Also, it’s worth mentioning the significant contrast in fanservice between Index and Railgun. The one thing that they did manage to change from Index to Railgun was eliminating the shot of Misaka’s shorts and the pantyshot thereafter with Misaka Imouto’s striped panties. Railgun has always been an anime without any real ecchi aspects whereas Index featured countless shots of panties, naked girls and other fanservice meant to delight the audience. Really, it’s a shame they went to such a degree to eliminate such a scene (where Touma realizes it’s Misaka Imouto by seeing her shimapan versus the shorts) while keeping everything else unchanged and out-of-date. Althought it might have upset the fans that they changed some of the dialogue and whatnot, it would have drastically improved Misaka’s character and kept it consistent with everything else we saw in Railgun. So while I did enjoy seeing this scene again, transplanted from Index into Railgun, it could have and should have been better.
Suisei no Gargantia (Episode 12)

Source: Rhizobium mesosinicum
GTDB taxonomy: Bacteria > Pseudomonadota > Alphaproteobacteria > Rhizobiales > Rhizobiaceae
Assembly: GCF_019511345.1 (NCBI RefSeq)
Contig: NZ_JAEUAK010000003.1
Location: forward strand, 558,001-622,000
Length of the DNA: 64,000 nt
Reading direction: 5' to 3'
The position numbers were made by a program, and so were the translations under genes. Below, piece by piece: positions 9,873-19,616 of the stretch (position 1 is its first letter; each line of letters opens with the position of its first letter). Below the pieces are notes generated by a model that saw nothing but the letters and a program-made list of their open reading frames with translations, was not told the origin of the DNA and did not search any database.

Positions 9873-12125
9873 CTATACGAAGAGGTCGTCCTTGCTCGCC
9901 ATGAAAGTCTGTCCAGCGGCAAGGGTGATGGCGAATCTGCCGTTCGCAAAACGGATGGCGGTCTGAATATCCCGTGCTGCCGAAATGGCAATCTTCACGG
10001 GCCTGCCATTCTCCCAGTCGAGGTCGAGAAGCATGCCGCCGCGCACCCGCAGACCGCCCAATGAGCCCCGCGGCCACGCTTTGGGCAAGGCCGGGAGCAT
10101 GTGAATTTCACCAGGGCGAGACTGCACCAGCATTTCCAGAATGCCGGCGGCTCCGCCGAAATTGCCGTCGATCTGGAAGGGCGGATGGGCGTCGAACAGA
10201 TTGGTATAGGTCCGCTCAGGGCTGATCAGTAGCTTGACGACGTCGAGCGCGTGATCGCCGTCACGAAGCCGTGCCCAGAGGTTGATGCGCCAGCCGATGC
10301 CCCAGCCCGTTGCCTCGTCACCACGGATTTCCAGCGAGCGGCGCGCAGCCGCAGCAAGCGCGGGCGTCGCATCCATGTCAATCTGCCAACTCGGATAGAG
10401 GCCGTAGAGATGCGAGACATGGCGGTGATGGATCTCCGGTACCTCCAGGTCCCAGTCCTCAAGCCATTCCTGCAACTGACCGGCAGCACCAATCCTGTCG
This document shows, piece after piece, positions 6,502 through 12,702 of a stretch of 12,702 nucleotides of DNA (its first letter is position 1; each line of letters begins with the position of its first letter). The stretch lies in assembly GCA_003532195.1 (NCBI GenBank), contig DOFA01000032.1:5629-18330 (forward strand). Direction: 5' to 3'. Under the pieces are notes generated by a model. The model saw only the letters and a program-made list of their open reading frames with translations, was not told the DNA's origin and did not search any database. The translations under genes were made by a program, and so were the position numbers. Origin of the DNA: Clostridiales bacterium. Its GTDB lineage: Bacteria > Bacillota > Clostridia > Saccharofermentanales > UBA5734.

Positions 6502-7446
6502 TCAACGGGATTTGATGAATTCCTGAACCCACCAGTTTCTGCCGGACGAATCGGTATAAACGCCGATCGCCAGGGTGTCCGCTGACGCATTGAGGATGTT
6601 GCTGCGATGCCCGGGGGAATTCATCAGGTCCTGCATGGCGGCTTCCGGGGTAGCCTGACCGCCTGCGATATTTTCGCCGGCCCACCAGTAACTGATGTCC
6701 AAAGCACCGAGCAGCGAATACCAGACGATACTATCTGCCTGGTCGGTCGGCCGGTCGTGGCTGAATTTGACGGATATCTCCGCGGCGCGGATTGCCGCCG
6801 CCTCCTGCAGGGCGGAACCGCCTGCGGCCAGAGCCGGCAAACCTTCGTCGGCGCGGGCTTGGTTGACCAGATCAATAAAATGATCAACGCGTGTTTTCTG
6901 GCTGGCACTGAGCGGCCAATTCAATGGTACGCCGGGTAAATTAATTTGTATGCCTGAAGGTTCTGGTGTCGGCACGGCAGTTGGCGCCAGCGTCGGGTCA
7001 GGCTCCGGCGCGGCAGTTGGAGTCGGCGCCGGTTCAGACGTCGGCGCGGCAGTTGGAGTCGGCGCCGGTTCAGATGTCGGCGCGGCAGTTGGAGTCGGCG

One aspect that I adore about Gargantia is how splitting up its cast has allowed minor characters to flourish. Whereas characters like Melty, Pinion and Mayta were rarely used or even utilized in the first half of Gargantia, each has seen a phenomenal amount of growth and development now that their ships have parted from Gargantia. For Melty, she was able to establish her independence as a character and it allowed her to show how she’s different from her two friends, Amy and Saaya. In the first half, Melty was always together with Amy and Saaya and they always functioned as a ‘group’ rather than three individual characters. Melty was never really becoming her own character until recently and her new role showed her contrast with Pinion and the others about the treasure hunting and leaving the Gargantia fleet. As for Pinion, his character was always secondary to Bellows in terms of treasure hunting. Whenever Pinion was around, it seemed his character was mainly used to conflict with Bellows or for comedy or something. However, after splitting off from Gargantia, we finally began to realize what Pinion was all about and why he had the motives and desires that lead him to depart from Gargantia. Like Melty, it helped establish his independence, but it also began to show he was an authentic character with a purpose and motivation rather than some silly guy who was ‘evil’ or in over his head. And even though Mayta still has a minor role in the series, acting as a subordient to Pinion in the treasure hunting operation and becoming a gunner for the forgotten technologies, her role prior to the departure was just standing in the background and saying 2 lines. Now, Mayta actually has lines, makes appearances and helps out with the story events. It really shows how a background character can actually become a “someone” when the opportunity presents itself. With so many characters left on Gargantia, it makes sense that these characters were able to grow in their absence and push the series in a different direction than before. By using its cast in this way, and by showing their development as a result of this transition, not to mention how they impacted the direction and progression of the story, is one of my favorite aspects of Gargantia. It is somewhat sad to know that when they do go back to Gargantia, their roles will be reduced again, but at least we were able to see them grow and mature which is more than we can say for other characters who are slotted in roles like these.